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    ABSTRACT: Slash-and-burn cultivation is a major cause of deforestation in Madagascar, and abandonment leads to the secondary vegetation dynamics, i.e. colonization by herbaceous vegetation, shrubs and trees. The study was conducted in south-eastern Madagascar in a steep transition zone along an altitudinal and a sharp precipitation gradient between a high altitude rainforest and a lowland dry tropical forest. The restoration of gaps created by abandoned fields in this narrow, winding corridor could be essential to maintain connectivity between two areas (areas 1 and 2) of Andohahela National Park. Prior to implementing restoration, baseline ecological information is needed on the reference ecosystem and vegetation resilience must be studied to identify restoration needs. This study aims to (1) assess whether cultivation practices (irrigated rice vs. cassava, maize and sweet potato) influence vegetation dynamics after abandonment; (2) study vegetation dynamics and soils over time since abandonment, and (3) compare secondary forest vegetation and soils with those of mature forest patches. Surveys of vegetation and soil were conducted in 26 secondary forest patches abandoned from 3 to >25 years (synchronic approach) and in 19 adjacent mature forest patches (controls). No relationship between age of abandonment and vegetation species richness, composition or structure was found, but clear differences were detected between secondary and mature forest patches. Secondary forests are not colonized by species from mature forests, but instead their vegetation dynamics appear to lead to the establishment of thorny thickets dominated by Mimosa delicatula, which is absent from the mature forest.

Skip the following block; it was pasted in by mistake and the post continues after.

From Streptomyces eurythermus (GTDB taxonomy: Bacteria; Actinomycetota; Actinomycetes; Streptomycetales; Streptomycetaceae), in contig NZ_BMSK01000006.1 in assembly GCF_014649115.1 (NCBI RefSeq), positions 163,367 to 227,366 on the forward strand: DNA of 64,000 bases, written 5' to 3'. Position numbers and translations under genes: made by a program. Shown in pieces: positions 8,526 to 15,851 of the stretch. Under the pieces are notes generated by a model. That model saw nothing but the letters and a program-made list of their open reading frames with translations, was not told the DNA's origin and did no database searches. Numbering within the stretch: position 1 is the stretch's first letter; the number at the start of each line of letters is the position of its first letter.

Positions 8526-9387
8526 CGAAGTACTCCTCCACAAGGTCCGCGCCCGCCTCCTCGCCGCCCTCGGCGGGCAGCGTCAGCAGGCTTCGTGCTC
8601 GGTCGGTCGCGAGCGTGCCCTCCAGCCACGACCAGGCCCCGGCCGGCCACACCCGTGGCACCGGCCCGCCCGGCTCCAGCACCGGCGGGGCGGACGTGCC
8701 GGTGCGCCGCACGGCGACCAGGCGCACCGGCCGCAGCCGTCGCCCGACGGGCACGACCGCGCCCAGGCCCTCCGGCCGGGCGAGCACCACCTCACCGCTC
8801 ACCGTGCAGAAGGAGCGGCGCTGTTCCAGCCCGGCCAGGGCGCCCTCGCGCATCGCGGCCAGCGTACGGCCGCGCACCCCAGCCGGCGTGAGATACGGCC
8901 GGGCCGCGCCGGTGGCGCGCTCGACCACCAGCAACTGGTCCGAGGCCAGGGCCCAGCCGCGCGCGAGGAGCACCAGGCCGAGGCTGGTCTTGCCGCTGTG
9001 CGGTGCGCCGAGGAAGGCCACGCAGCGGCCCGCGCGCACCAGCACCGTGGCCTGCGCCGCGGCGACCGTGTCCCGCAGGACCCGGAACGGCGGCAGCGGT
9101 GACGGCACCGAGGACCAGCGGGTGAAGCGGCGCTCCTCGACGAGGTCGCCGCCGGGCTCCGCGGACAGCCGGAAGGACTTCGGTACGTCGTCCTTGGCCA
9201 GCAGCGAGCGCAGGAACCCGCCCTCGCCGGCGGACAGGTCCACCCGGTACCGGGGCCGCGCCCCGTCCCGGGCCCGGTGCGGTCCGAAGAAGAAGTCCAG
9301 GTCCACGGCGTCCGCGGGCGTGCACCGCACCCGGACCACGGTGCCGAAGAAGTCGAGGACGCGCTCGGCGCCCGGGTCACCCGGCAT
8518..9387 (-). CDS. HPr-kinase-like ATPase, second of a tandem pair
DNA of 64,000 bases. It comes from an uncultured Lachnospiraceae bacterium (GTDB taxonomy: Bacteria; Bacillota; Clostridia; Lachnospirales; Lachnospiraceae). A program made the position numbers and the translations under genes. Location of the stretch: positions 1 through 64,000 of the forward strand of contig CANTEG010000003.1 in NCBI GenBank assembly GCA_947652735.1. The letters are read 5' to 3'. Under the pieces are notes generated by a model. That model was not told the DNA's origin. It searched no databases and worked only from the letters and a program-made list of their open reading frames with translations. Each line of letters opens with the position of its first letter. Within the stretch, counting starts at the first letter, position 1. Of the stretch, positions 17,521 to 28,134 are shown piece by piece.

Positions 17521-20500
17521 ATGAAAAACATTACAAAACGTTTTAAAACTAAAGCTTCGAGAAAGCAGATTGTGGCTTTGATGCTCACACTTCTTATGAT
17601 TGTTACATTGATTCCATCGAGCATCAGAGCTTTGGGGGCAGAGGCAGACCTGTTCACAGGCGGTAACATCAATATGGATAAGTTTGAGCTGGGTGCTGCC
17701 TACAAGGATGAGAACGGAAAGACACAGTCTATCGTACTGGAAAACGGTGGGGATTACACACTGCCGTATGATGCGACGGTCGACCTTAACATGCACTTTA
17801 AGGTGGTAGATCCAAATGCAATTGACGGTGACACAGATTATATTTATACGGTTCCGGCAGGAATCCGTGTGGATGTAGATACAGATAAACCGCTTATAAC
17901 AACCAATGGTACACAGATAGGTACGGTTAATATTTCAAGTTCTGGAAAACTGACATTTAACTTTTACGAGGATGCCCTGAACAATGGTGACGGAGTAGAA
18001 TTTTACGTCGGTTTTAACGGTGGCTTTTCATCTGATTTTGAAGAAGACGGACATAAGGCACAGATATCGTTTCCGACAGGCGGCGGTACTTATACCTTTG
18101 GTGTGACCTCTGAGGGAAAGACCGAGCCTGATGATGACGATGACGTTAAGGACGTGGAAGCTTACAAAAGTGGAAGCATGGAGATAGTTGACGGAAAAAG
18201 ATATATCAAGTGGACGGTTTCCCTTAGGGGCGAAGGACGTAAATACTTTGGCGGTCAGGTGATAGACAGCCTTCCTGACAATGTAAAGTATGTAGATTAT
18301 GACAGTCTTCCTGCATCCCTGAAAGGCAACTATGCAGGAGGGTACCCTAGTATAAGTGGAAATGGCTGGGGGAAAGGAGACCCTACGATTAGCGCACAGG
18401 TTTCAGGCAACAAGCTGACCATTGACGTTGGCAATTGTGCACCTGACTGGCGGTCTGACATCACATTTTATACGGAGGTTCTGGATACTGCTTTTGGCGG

Agriculture Ecosystems & Environment 07/2014; 159:1-8. DOI:10.1016/j.agee.2012.06.016 · 3.40 Impact Factor